Offended By Spit

The truth about writing, especially comic writing, is that you’re always going to offend somebody. The trick is not to do it deliberately, but also, not to care when you do. Seinfeld’s The Boyfriend episode is a classic of the genre, mocking JFK assassination buffs (Stone’s JFK had just come out) with the spitting sequence. It caused such laughter in the studio audience they had to edit some of the laughter out, but still some folk were offended, and remain so. Like this commenter from a Seinfeld fan site I recently came across:  There were lots of great elements in this show, but I foundContinue readingOffended By Spit

Piracy Helps Some Countries Grow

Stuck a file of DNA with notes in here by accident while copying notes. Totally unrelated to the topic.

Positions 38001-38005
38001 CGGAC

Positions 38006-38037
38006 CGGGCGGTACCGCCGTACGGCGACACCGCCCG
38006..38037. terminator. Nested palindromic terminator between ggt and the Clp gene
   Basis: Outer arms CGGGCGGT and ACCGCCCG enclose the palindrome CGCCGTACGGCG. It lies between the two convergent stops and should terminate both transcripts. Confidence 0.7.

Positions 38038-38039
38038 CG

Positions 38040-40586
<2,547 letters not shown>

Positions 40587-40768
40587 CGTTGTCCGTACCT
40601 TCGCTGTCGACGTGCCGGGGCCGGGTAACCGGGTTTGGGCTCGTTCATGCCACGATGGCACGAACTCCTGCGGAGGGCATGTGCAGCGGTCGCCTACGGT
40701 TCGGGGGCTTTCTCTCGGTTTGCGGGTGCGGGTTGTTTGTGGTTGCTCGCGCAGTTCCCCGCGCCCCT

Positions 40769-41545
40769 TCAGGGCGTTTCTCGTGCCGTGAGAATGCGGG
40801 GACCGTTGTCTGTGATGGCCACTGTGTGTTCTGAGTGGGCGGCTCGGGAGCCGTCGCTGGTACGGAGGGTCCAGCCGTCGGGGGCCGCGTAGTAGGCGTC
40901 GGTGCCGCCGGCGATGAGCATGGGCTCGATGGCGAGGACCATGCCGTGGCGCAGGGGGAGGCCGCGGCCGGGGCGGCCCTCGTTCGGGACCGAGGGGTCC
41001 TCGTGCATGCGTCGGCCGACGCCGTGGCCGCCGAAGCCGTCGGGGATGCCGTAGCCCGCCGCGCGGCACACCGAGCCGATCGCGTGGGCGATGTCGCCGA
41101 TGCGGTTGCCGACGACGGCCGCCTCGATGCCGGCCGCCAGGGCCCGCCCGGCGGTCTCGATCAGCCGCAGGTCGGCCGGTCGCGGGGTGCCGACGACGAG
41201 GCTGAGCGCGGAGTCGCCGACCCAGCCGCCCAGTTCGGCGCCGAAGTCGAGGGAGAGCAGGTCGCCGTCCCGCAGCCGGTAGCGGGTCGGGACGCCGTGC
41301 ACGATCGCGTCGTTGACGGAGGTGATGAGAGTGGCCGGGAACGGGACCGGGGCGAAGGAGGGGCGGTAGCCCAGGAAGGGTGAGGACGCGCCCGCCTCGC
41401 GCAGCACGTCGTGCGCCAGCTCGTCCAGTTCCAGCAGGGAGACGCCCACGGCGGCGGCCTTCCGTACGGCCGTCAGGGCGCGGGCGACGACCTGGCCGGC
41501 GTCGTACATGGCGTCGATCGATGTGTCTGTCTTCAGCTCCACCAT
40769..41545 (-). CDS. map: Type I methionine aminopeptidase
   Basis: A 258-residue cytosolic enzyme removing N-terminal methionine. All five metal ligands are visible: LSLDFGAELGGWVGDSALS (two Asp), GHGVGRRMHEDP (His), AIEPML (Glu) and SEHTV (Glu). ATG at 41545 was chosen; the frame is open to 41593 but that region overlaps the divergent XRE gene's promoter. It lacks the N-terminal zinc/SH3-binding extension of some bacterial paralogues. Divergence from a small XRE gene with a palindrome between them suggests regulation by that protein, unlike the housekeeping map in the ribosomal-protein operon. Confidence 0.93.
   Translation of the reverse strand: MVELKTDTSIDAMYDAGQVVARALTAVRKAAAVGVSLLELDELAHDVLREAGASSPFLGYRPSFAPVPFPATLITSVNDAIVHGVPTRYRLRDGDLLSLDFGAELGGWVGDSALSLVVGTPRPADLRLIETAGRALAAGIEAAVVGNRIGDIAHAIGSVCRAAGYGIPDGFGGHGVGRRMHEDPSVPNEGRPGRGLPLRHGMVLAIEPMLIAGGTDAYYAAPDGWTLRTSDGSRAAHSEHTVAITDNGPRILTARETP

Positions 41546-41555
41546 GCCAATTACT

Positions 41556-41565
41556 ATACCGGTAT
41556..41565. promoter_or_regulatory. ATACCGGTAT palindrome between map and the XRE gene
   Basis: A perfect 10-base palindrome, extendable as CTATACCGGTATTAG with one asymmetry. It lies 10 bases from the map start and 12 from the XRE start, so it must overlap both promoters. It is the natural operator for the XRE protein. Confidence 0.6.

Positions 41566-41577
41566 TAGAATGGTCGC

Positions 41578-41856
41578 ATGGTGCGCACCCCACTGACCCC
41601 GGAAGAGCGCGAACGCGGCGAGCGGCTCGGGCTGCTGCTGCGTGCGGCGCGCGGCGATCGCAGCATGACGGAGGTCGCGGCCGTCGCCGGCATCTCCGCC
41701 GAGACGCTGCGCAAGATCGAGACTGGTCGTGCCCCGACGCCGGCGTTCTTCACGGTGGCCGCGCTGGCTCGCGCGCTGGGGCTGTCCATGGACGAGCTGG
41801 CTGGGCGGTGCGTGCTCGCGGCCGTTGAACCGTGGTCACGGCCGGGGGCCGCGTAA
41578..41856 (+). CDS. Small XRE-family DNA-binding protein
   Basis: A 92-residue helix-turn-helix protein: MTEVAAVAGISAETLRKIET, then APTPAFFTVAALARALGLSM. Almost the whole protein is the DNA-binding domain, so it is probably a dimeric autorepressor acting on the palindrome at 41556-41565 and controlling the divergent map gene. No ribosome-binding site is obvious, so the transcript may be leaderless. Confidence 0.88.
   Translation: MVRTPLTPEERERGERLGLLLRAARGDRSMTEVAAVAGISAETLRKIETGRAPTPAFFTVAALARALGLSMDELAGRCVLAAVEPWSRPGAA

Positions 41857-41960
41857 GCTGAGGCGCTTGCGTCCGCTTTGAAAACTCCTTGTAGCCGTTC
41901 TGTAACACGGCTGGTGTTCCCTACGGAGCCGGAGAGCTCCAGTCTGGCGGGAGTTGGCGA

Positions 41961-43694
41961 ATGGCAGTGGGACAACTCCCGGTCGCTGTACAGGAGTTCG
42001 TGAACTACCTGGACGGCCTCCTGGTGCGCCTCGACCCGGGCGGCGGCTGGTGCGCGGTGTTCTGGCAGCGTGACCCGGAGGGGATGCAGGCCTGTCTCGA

One can only imagine Bill Gates’ discomfort: Standing silently as the Romanian president told the world that pirated Microsoft software helped his country become what it is: Pirated Microsoft Corp software helped Romania to build a vibrant technology industry, Romanian President Traian Basescu told the company’s co-founder Bill Gates on Thursday. “Piracy,” Reuters quoted him as saying during a joint news conference to mark the opening of a Microsoft global technical center in the Romanian capital, “helped the young generation discover computers. It set off the development of the IT industry in Romania.” True, but as Reuters points out, 70 percent of software used inContinue readingPiracy Helps Some Countries Grow